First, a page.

Foreign Sec. on need for an overarching security architecture in Indian Ocean

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Foreign Secretary Ravinatha Aryasinha has emphasized the urgent need for the development of an overarching-security architecture and institutional frameworks that address the security issues in the Indian Ocean Region.

Referring to the Track 1.5 Conference ‘The Indian Ocean: Defining our Future’ hosted by Sri Lanka in October 2018, which is to graduate to a Ministerial level conference, he noted that it held the promise of contributing to the development of an international rules-based order, with established rules and principles, operating on a common understanding of the challenges and solutions in the Indian Ocean region.

He added that the finalization of a Work Plan at the First Meeting of the Indian Ocean Rim Association for Regional Cooperation (IOR-ARC) Maritime Safety and Security (MSS) Working Group chaired by Sri Lanka and held in Colombo in August 2019, would also allow Member states to facilitate practical coordination to ensure sustainable economic development.

The Foreign Secretary made these observations while delivering the Banquet Speech at the Galle Dialogue 2019, which brought together over 150 participants from 55 countries, heads of 12 international agencies and 3 defense industries, at the Galle Face Hotel in Colombo on 21 October 2019.

He commended the Sri Lanka Navy for organizing the two-day event for the 10th successive year and said that “this year’s theme ‘Refining Mindset to address Transnational Maritime threats: A Review of the Decade’, encourages deeper reflection.

It acknowledges that not only have things around us changed but that there is also a need for us to change the way we perceive them. It gives us the opportunity to re-energize, re-evaluate and re-calibrate, if needed, and to re-set the agenda for what is bound to be a critical decade ahead”.

Secretary Aryasinha also observed that “it is fitting that Sri Lanka, which, as early as in 1971 spearheaded the Indian Ocean Peace Zone (IOPZ) proposal at the UN and promoted the Indian Ocean Marine Affairs Cooperation (IOMAC) in 1985 – at a time when few recognized the importance of these concepts or supported these processes – continues to remain in the forefront in further efforts to ensure Freedom of Navigation and the safety and security of the Sea Lanes of Communication (SLOCs) in the Indian Ocean.

These are essential pre-requisites not only in maintaining regional security and stability, but also crucial for the future prosperity of the region”.

Detailing the changing dynamics in the Indian Ocean, he said that the region’s littoral states, home to 35% of the world’s population, accounted for 18.5% of global GDP in 2018. One of the world’s busiest and most critical trade corridors, carrying two-thirds of global oil shipments and a third of bulk cargo and hosting the most critical SLOCs, it directly impacts global trade and the economy. He added that despite challenges, compared to some maritime regions, the Indian Ocean region presently enjoys a relative calm, due to a commendable willingness to adhere to the rule of law and maintain freedom of navigation in the Indian Ocean.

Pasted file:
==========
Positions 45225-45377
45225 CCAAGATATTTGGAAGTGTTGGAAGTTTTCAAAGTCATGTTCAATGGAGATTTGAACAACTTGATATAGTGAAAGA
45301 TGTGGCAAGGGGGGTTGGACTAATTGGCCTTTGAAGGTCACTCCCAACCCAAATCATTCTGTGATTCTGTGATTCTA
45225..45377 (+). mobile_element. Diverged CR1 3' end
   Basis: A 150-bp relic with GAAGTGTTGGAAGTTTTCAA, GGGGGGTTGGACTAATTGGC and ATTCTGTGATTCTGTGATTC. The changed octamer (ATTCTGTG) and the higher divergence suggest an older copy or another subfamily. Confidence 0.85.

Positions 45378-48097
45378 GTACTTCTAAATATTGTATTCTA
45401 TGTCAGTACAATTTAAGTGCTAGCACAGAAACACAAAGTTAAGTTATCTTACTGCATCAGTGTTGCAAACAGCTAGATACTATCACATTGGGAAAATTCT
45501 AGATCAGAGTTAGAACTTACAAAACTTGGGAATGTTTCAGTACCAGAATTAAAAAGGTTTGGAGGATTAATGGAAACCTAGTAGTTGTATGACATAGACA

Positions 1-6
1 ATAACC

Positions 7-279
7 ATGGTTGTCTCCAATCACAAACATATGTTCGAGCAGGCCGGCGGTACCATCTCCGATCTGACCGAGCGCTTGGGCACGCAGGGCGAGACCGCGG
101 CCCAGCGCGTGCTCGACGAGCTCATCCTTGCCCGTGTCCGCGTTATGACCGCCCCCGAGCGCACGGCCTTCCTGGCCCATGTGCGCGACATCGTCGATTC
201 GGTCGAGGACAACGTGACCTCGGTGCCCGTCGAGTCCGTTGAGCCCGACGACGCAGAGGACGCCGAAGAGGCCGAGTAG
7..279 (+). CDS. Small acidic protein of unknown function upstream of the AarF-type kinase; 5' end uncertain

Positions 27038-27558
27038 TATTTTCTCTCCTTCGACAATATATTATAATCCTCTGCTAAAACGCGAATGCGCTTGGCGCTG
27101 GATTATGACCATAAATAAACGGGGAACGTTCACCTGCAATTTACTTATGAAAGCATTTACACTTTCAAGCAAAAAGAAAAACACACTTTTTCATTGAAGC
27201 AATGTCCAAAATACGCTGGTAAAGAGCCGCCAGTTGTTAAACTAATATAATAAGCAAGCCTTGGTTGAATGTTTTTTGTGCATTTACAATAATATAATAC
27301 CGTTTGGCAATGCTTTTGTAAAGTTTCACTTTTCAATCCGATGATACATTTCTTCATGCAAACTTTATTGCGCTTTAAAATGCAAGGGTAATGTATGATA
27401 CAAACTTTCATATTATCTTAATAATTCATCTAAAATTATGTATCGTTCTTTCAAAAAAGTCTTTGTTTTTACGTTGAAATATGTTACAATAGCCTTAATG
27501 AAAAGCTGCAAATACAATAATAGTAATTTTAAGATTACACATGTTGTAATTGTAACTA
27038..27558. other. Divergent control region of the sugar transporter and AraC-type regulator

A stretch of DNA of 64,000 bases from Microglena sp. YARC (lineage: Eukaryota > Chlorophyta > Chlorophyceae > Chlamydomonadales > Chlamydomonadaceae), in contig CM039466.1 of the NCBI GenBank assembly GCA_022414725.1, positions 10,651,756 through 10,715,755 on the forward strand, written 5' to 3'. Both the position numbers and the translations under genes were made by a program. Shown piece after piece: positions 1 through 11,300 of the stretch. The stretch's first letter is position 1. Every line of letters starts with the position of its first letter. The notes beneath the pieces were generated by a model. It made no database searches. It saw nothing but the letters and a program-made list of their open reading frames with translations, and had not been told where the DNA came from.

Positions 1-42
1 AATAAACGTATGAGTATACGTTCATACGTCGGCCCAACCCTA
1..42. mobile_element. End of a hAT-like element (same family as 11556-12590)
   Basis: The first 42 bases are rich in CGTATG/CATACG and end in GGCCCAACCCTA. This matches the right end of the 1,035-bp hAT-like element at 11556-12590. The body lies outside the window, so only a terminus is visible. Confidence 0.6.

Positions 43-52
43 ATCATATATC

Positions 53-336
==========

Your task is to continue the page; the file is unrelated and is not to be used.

Addressing the threats faced by the region, he observed that “acts, particularly by non-state actors engaged in human smuggling, drug trafficking, sea piracy, and terrorism, maybe better tackled with a mechanism to monitor a wider area of our oceans and share that information with like-minded entities both local and foreign”.

The Foreign Secretary went on to note that “while legal frameworks will lay the foundation in the protection of the oceans, practical cooperation among countries is the first line of defense against various transnational maritime threats faced”.

He also cautioned that “while activities of non-state actors no doubt continue to threaten the security of the Indian Ocean, State actors must share in the blame for the instability that sometimes complicates our dealings with regard to the oceans”.

In his speech, the Secretary called particular attention to the geopolitical and geostrategic framing of the Indian Ocean that is currently taking place. “In these framings”, he emphasized, “the inherent role of the Littoral States must be recognized: it is necessary for the countries geographically located in the region, to play the leading role in deciding the future of the Indian Ocean Region”.

Secretary Aryasinha called on policymakers and experts of the Indian Ocean Region “to adopt comprehensive and holistic approaches, which, while centrally serving respective national interests, factor within it all other individual country interests and key international commitments and obligations”. “In the geostrategic contestations that arise that are extraneous to us”, he stressed, “We must not be forced into taking sides, but be allowed to work in collaboration with all, to reconcile competing interests”.